It also helped that the stores dressed up the company mascot, the smiling white-haired Colonel Sanders, in Santa outfits. In a country that puts high value on its elders, the red satin-suited Sanders soon became a symbol of a holiday.

BBC Capital: How a fast-food marketing campaign turned into a widespread Yuletide tradition for millions.

4. They eat sponge cake on Christmas frosted with whipped cream, decorated with strawberries.

strawberry_shortcake_6639268625 Strawberry shortcake | © Naotake Murayama/WikiCommons

 

5. Christmas tree is not common at home but most establishments has Christmas decors.

6. The have their Buddhist Santa – Hoteiosho, who resembles Santa Kuruuso (Santa Claus).  They call him Hotei-sama. He’s a Buddhist monk, with a large belly and a cloth sack full of toys.  He has eyes in the back of his head, which means that he’s able to see the children and how they behave without them knowing.

Budai.jpg Milei.vencel, Hungary – Own work, CC BY-SA 3.0



And that’s all for now, I’ll be having class in 10 minutes now. I may not be having celebrations like I usually do in the Philippines, I am still happy because I know that wherever we are in the world, in the universe rather (naks lakas maka-Pia) Christmas is for our Jesus Christ and we can always celebrate in our heart with Him. Let’s not all forget that Christmas is for Him, and remember that this day is the day that he was born and let’s all be grateful for everything that we have.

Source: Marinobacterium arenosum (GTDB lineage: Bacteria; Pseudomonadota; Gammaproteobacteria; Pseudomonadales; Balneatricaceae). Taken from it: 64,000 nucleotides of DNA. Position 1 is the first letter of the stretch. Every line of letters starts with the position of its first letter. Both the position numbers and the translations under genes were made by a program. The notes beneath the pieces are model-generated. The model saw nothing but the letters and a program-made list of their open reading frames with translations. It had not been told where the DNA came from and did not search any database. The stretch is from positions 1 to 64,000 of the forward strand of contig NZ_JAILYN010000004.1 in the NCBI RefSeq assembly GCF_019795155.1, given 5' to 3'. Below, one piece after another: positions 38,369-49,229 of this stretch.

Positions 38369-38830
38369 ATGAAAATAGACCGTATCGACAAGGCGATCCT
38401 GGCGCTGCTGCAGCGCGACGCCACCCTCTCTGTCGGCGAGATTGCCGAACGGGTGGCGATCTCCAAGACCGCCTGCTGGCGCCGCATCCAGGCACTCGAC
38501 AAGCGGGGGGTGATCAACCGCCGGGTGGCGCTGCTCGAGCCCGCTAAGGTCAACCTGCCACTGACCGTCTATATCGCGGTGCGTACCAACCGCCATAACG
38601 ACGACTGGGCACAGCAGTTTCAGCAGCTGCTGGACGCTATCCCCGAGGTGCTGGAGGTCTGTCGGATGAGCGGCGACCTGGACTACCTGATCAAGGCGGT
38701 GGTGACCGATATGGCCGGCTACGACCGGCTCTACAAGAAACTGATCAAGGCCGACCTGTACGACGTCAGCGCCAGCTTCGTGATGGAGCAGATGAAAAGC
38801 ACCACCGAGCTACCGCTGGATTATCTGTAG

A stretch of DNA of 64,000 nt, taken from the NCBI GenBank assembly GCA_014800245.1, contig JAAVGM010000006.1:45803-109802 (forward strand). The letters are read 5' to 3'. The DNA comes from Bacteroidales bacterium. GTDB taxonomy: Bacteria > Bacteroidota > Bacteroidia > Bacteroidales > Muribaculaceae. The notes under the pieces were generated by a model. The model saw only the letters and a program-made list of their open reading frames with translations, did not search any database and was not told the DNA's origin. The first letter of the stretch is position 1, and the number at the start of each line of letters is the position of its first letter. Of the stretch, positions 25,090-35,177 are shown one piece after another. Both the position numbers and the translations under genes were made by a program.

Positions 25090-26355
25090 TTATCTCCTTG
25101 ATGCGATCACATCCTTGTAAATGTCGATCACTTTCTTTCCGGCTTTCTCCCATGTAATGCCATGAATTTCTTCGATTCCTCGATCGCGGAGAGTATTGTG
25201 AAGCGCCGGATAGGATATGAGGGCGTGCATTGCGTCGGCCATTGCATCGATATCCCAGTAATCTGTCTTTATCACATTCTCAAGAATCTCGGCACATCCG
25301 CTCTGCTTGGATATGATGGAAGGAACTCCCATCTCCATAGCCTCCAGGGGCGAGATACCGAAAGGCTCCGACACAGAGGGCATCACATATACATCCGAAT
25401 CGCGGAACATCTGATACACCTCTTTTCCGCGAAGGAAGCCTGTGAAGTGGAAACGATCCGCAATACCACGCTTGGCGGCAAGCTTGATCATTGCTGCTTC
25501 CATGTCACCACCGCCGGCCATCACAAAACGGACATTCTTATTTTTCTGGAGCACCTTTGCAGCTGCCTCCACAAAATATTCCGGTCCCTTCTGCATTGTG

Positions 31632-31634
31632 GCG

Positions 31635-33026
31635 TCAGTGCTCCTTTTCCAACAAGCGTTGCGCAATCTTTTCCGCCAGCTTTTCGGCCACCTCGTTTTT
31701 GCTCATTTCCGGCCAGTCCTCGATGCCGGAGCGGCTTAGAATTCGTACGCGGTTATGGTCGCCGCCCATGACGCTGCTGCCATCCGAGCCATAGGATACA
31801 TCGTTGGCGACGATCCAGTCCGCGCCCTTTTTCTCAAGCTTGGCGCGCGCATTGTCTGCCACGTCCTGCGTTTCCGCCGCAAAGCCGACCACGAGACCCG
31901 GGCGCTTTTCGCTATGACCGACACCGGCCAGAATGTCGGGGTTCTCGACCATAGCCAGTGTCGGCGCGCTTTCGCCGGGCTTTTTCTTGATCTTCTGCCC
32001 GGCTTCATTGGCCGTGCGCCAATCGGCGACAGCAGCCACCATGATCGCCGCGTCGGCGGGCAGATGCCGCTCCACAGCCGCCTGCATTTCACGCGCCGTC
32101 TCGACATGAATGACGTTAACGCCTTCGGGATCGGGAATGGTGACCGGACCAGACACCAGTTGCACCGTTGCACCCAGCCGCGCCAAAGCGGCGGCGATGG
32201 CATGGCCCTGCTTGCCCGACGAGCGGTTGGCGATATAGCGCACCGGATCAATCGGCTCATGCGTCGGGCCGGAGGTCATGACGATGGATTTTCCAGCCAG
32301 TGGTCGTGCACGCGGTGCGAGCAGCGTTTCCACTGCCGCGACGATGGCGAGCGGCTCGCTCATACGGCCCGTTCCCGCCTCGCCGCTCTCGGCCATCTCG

I’m wishing everyone Merry Christmas!

And if you are in Japan during this season please have a “Merii Kurisumasu!”—the Japanese way!

 

 

Bored Sensei.

 

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11 thoughts on “How To Celebrate Christmas In Japan.